The Montessori method is an educational approach to teaching that revolves around each individual child’s learning style, strengths, interests, and learning pace.
This style of teaching is child-centered rather than teacher-directed as one might be familiar with in a typical school setting. Teachers introduce the materials to the children individually or in small groups and the children have the freedom to explore the materials, either independently or with others. They move about freely choosing materials that attract their interest. A child's learning blossoms when he or she is able to make choices. Teachers rely on their observations of the children to determine which new activity or materials to present to an individual child or to a small group. This type of self-directed work paired with the guidance of their teacher in a non-competitive environment, develops positive self-images and grants children just the right comfort level to explore and take risks.
Teachers encourage children to extend their learning through expression and creative exploration. For instance, a child that is using the Montessori world puzzle map, may want to trace the continents on a piece of paper to paint and then label the names of each continent. Children are also encouraged to exchange ideas and discuss their learning with others. Because peer-group learning is an integral trait of the Montessori classroom, this method cultivates in children the importance of communication. There is often more conversation (language experience) in this type of classroom than in conventional early education settings. Teachers also model peaceful conflict resolution skills and children learn how to be a contributing member of their classroom family.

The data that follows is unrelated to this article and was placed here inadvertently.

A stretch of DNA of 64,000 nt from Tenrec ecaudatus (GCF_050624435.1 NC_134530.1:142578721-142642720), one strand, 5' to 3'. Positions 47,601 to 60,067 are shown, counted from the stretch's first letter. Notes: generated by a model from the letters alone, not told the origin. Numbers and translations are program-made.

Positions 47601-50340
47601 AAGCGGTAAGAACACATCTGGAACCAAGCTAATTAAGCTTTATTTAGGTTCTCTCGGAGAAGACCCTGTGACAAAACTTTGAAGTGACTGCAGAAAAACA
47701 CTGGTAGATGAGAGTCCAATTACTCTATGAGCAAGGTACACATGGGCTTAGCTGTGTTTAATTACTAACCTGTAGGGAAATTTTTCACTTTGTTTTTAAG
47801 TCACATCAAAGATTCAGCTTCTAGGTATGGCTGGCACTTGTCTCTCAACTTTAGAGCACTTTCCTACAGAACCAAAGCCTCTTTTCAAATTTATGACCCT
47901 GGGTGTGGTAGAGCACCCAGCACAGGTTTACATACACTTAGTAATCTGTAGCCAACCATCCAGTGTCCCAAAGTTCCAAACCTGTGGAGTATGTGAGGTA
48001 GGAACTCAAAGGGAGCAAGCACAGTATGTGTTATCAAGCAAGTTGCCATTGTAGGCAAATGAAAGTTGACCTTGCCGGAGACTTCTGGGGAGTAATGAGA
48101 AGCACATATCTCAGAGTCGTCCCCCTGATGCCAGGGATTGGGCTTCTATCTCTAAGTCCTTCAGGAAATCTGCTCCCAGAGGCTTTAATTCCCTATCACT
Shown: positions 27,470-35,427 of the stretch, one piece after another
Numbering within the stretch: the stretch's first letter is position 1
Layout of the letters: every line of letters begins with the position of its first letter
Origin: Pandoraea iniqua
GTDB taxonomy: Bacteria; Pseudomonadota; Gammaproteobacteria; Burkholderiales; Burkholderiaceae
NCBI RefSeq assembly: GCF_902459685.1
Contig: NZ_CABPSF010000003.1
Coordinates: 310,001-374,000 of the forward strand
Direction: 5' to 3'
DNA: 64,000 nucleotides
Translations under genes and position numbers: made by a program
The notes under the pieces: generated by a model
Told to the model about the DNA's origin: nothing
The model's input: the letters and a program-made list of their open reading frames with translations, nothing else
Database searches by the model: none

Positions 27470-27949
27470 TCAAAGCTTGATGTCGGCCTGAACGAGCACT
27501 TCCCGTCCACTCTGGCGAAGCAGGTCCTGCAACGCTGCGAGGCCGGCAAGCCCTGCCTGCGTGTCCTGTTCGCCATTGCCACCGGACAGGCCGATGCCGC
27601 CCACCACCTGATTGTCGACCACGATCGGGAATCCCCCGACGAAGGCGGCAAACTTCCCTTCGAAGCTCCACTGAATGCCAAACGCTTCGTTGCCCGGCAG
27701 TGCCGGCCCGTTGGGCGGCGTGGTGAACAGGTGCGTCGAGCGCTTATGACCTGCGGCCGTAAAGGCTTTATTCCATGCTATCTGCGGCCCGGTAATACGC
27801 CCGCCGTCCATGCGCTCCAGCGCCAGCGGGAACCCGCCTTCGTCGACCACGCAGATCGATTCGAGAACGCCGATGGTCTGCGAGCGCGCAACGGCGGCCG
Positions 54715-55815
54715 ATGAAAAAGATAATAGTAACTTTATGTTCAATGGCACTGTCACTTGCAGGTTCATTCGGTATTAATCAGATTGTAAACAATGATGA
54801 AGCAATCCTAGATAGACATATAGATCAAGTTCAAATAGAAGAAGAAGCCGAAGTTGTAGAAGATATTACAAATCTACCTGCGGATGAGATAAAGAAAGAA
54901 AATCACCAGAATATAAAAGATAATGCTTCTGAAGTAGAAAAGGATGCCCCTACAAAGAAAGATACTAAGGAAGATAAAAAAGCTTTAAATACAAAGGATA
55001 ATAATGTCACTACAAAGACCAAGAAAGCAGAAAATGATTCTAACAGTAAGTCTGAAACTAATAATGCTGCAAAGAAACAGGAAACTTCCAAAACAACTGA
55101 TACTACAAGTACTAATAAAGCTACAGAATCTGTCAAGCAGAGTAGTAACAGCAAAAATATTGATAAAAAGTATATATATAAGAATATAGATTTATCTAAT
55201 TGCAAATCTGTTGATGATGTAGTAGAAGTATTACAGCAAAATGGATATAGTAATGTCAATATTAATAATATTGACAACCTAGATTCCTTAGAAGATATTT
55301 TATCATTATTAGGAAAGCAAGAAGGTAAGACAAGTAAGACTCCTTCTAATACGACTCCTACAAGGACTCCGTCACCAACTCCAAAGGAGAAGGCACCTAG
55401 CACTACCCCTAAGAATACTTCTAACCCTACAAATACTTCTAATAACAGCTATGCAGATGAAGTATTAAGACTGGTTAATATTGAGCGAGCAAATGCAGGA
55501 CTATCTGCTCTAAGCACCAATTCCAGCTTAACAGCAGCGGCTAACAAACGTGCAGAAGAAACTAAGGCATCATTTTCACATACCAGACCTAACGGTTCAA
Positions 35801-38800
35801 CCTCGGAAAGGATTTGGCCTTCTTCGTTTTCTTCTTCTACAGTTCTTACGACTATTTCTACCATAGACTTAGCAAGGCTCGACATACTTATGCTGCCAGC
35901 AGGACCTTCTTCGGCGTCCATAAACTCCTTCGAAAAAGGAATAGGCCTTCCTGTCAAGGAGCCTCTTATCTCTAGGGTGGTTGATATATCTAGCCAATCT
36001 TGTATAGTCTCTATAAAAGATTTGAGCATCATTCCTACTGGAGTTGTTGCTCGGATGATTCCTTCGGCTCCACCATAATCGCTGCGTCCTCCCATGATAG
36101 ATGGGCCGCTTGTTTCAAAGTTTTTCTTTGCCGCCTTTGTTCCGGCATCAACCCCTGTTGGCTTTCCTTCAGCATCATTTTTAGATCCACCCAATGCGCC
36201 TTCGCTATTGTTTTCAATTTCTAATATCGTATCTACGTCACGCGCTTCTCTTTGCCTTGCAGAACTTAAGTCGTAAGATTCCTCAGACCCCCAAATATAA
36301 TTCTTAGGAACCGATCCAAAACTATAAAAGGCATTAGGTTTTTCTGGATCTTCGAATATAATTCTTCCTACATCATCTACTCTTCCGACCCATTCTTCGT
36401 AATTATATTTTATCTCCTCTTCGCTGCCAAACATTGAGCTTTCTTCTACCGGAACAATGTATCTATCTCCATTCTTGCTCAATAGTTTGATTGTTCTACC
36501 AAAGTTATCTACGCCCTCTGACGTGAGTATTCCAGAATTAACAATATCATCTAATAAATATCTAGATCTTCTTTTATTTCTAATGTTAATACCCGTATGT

Having mixed ages is also a key component of a Montessori classroom. The beauty of the different aged grouping can be seen when older children help teach younger children concepts or skills that they have mastered. When the older students act as “little teachers”, previously learned knowledge and skills are reinforced. This pairing thus allows younger children to learn socially and academically from the older children directly, as well as, indirectly through observation. The older children also have the opportunity to serve as leaders in the classroom. One of the greatest benefits is the respect and care that the children derive in their relationships with one another.